The Iowa Department of Agriculture, State Climatologist and National Weather Service are seeking volunteers to help measure the rain, snow and other precipitation that falls on the state. State Climatologist, Harry Hillaker, says the volunteers will help with what’s called the  Community Collaborative Rain, Hail and Snow Network.

“This particular network, known as CoCoRaHS for short, is a national one that started back in 1998 by the state climatology office out in Colorado. And it was done in response to a major flash flood event they had had the year before that caused a lot of fatalities in the Fort Collins, Colorado area,” Hillaker says.

The idea is to get more reports to better track the wide variety of precipitation that can fall. Hillaker says Iowa has been part of the network for six years. “We’ve got about 300 or so registered Iowa members of that group and about 100 of those actually report fairly regularly across the state, and we’re certainly hoping to have way more than that,” Hillaker says.

The immediate goal is to have network members in all 99 counties. “I’d kind of like to see even more than that, where you have maybe one in every township across the state,” the climatologist says, “Because we do get such variability of precipitation across Iowa.”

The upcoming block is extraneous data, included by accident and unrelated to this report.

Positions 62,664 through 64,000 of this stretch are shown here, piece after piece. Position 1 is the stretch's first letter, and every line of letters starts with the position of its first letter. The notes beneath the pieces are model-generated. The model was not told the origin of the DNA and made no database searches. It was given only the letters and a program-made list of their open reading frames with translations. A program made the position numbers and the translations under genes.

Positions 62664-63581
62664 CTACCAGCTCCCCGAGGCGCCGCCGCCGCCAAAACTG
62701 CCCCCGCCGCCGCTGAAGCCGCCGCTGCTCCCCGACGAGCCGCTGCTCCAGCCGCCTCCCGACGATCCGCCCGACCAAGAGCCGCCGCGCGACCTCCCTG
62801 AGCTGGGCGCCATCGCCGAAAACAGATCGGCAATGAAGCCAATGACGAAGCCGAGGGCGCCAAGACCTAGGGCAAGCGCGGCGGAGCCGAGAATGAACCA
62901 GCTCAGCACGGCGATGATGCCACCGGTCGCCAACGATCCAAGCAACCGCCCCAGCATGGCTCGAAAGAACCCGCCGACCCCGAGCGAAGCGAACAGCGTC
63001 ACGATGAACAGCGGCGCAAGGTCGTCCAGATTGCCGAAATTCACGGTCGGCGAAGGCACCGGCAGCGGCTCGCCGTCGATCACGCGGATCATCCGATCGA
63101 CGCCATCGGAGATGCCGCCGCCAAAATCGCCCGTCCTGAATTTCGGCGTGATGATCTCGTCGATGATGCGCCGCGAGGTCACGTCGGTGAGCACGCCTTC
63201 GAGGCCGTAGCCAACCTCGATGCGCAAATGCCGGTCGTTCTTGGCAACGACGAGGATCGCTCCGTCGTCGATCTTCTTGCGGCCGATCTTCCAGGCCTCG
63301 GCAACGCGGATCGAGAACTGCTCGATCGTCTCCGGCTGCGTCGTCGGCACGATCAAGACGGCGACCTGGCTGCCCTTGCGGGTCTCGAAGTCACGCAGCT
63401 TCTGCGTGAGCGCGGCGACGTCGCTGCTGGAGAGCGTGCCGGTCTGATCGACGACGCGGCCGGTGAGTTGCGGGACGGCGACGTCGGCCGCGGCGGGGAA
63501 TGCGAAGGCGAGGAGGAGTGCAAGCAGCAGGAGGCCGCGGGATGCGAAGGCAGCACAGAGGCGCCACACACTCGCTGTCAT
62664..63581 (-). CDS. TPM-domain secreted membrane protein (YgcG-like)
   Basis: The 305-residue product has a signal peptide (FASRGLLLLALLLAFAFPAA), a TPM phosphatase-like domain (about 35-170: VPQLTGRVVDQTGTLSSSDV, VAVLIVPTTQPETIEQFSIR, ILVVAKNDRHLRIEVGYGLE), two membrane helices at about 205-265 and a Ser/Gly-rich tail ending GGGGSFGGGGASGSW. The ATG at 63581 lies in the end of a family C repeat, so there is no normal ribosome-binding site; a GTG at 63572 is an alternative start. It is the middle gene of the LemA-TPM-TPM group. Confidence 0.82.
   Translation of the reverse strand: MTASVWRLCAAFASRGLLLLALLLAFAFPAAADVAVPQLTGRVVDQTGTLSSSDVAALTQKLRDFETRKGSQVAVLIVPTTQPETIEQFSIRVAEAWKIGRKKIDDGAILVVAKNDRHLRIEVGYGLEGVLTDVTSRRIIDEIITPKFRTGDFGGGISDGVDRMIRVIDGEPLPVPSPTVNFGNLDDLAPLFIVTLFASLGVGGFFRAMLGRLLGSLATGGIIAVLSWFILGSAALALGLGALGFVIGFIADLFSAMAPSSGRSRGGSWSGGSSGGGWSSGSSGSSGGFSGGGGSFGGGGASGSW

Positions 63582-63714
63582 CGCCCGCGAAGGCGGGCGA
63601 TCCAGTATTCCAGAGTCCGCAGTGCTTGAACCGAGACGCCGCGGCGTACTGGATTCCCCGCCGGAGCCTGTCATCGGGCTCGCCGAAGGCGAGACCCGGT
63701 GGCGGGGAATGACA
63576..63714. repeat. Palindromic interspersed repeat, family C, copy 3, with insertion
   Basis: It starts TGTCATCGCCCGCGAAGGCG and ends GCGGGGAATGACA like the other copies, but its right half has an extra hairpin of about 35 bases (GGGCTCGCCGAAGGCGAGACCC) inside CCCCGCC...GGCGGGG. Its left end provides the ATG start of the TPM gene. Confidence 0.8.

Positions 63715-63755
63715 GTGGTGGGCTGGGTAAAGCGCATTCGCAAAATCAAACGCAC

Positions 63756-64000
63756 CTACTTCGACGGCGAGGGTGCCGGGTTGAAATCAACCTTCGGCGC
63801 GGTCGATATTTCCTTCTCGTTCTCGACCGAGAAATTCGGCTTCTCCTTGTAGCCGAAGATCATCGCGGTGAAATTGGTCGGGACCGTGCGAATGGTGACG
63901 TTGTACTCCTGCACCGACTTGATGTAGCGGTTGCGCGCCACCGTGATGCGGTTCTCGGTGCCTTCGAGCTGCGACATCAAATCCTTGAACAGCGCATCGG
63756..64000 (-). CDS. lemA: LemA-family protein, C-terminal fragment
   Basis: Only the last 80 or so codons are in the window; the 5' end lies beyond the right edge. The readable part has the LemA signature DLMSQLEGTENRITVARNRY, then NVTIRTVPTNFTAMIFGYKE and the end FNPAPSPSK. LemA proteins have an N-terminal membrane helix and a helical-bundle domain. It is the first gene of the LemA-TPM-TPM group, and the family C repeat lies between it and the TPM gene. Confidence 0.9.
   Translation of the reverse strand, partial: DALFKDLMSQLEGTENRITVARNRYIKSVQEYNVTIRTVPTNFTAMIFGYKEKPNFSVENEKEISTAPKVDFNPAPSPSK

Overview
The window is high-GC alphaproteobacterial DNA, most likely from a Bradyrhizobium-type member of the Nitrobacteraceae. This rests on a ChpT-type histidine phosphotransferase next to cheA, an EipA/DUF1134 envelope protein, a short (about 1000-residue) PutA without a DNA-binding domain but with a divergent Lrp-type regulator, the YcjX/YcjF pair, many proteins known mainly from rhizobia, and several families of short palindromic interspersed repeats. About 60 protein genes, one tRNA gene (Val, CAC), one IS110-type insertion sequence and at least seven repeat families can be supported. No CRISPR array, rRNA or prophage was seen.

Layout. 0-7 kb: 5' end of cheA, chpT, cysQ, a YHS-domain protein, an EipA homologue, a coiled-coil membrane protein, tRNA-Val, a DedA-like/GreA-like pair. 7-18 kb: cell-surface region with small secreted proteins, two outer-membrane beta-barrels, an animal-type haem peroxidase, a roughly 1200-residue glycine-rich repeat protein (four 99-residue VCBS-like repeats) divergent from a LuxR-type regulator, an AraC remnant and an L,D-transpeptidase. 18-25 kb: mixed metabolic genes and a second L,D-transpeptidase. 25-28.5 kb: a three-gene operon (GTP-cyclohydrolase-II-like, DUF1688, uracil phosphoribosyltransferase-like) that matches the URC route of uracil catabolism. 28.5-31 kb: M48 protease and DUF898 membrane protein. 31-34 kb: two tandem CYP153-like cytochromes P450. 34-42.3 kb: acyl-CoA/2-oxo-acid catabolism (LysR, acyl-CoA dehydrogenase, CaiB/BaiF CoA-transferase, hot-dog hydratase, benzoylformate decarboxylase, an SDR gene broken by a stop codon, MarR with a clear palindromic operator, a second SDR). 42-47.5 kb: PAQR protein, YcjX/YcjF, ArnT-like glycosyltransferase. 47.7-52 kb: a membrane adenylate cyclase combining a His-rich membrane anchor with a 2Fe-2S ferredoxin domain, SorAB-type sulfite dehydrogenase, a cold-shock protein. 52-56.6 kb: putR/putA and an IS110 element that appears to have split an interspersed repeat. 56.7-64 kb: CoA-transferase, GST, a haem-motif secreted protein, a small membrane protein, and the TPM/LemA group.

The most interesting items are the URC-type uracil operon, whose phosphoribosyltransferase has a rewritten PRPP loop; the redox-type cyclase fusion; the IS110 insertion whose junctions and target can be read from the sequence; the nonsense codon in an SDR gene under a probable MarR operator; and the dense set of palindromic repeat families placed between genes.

Hillaker says Iowa has some long, narrow watersheds, and that means it’s important to know how much rain is falling across them. “If you look on a map — like the Des Moines River basin for one example — completely crosses the state of Iowa, but isn’t a very wide basin as far as what drains into,” Hillaker says. “It’s very often — in fact most of the time — any flooding that occurs along that river is probably a result of what goes on well upstream from where you are at.”

Hillaker says radar can now make estimates of rainfall, but he says having someone on the ground with a rain gauge is still the most accurate way to tell what’s going on. Volunteers would use a four-inch wide rain gauge. “It’s bigger than your usual hardware store variety gauge that you can pick up,” according to Hillaker “And they’ve done a lot of testing of that gauge and found it actually works extremely well as far as getting a good catch of actual rainfall. And compares very well with the official gauges that the National Weather Service uses, which are larger yet, and far, far more expensive.”

He says the plastic gauges used by the volunteers cost between 25 and 30 dollars. You can find out how to sign up to be an observer at the network’s website. “It’s got all the information about how to join the network, where to find the rain gauge, how to actually measure — especially snowfall and snow depth — which a lot of people aren’t familiar with how that is typically done. But, it’s got all kinds of information in there, everything you would need to know would be at,” Hillaker says.

Volunteers from all 50 states and Canada now participate in the network. Hillaker says the more observers that can help in Iowa, the better picture they can get of the precipitation that falls on the state.